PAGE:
Writer Kyle Higgins is no stranger to superheroes, being a lifelong fan and prominent writer for DC Comics in recent years, launching the aforementioned Nightwing for the New 52, in addition to writing for Batman in a few different places. He also seems to be a fan of the city of Chicago, even relocating Dick Grayson there for awhile during his Nightwing run, and now helping to create this series that embraces the uniqueness of the Windy City as an important part of this new series. C.O.W.L. stands for the “Chicago Organized Workers League,” and is, basically, a superhero union. There’s a really interesting feel that the writing gives it of kind of a law enforcement precinct, but all of the characters we’re introduced to give a uniquely working class perspective on superheroism that feels both unique and, more importantly, very human.
Perhaps the greatest strength of C.O.W.L. #1 is the character work, since Higgins and Alec Siegel have woven both a rich history for the characters they’re introducing us to, while also giving us a great perspective on what their personalities are like. From the slight narcissism of retired hero the Grey Raven, to the legwork that you feel goes into the organizations investigative division, Higgins and Siegel have excelled at introducing us to a fully-formed mythology that can only be further fleshed out as the series goes on. Amazingly enough, even though this is our introduction to this world, the writing exercises a lot of efficiency, never overloading the reader with a lot of blatant exposition. Capping off the entire experience is the beautiful artwork of Rod Reis, helping add to the issue’s humanity with great facial emotion and clean layouts, all making for a very inviting comic book reading experience.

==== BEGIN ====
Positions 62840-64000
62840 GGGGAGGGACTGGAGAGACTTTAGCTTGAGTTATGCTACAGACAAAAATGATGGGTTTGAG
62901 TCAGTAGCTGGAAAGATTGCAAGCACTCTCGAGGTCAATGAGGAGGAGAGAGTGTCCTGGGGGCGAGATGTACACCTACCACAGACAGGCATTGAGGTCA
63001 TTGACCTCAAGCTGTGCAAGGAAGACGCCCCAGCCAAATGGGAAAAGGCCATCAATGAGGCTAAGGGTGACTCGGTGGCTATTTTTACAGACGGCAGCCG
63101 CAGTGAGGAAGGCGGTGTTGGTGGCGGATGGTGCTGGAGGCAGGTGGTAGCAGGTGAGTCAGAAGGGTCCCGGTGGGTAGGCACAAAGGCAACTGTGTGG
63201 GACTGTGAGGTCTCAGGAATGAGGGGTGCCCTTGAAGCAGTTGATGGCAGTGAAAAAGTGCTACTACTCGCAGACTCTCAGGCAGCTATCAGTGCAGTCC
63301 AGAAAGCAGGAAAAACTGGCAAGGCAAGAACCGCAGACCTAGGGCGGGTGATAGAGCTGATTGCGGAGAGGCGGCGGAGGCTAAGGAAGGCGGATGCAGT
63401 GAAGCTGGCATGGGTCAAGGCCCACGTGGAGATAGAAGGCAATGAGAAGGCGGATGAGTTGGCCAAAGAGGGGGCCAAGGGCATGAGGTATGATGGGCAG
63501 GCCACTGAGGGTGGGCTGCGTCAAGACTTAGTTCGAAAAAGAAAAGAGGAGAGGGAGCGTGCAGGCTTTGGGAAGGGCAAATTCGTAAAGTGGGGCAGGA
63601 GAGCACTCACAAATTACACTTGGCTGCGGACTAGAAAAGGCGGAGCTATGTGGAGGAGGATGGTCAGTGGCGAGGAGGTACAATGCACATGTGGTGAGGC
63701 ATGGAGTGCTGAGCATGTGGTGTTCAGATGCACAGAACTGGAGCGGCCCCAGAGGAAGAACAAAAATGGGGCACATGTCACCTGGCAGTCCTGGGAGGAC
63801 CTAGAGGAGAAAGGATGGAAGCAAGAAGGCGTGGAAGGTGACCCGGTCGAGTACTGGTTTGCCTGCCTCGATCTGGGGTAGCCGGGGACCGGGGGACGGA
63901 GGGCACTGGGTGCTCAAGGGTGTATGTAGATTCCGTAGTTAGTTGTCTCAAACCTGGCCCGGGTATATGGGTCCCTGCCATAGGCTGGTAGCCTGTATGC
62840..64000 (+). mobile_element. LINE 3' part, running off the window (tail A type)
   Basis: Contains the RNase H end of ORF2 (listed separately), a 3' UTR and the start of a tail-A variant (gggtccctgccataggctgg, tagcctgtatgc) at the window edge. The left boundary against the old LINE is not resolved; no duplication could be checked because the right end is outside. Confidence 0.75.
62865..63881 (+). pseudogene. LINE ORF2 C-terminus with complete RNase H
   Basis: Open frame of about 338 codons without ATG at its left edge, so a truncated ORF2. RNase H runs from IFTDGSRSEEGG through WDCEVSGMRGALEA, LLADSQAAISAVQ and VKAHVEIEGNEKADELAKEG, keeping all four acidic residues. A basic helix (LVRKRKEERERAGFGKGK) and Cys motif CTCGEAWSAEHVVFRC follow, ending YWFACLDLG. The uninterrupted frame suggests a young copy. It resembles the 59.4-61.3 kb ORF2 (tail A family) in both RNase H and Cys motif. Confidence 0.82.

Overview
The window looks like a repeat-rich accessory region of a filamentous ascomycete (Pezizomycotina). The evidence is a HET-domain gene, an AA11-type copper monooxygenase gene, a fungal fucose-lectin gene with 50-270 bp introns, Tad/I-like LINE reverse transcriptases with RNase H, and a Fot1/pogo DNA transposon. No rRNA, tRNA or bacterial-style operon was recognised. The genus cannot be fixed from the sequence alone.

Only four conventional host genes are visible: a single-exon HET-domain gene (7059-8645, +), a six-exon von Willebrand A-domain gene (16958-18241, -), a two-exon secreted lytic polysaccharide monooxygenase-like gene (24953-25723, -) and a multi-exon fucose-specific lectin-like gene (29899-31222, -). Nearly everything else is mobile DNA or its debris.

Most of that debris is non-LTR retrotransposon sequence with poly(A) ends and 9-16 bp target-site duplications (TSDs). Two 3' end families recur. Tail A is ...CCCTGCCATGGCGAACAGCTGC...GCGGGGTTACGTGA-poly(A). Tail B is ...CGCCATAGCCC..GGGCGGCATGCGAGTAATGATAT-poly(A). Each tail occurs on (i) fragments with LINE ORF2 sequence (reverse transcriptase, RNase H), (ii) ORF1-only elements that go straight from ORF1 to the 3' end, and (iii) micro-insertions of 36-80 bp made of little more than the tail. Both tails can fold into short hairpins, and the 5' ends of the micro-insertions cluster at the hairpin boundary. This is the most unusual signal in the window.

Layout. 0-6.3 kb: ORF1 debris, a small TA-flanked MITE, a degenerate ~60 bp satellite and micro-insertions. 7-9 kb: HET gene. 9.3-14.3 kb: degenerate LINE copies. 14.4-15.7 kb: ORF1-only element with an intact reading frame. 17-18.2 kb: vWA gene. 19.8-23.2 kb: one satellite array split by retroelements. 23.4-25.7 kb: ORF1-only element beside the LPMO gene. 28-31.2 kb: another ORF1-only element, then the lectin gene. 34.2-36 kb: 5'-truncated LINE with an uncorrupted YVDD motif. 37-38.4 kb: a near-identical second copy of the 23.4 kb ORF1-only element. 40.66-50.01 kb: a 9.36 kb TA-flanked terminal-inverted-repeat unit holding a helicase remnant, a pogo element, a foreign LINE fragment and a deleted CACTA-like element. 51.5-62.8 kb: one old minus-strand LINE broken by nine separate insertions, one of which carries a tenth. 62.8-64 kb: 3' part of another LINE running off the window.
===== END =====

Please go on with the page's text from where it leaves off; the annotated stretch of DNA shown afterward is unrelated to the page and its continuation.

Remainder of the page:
It’s always fun and interesting seeing a new, creator-owned world jump into the fold, and because it lays the groundowrk so effectively while giving the slightest interesting tease of the future, C.O.W.L. #1 is easily the GeekNation Pull List Pick of the Week. 9/10
Preview pages courtesy of Comic Book Resources.
Honorable Mentions from Independents This Week: Star Trek Ongoing #23, Serenity: Leaves on the Wind #5
That does it this week on the GeekNation Pull List! As always, feel free to leave any comments, questions or suggestions below, and be sure to come back here in one week for a fresh new batch of comic book reviews featuring picks from DC, Marvel, and independents!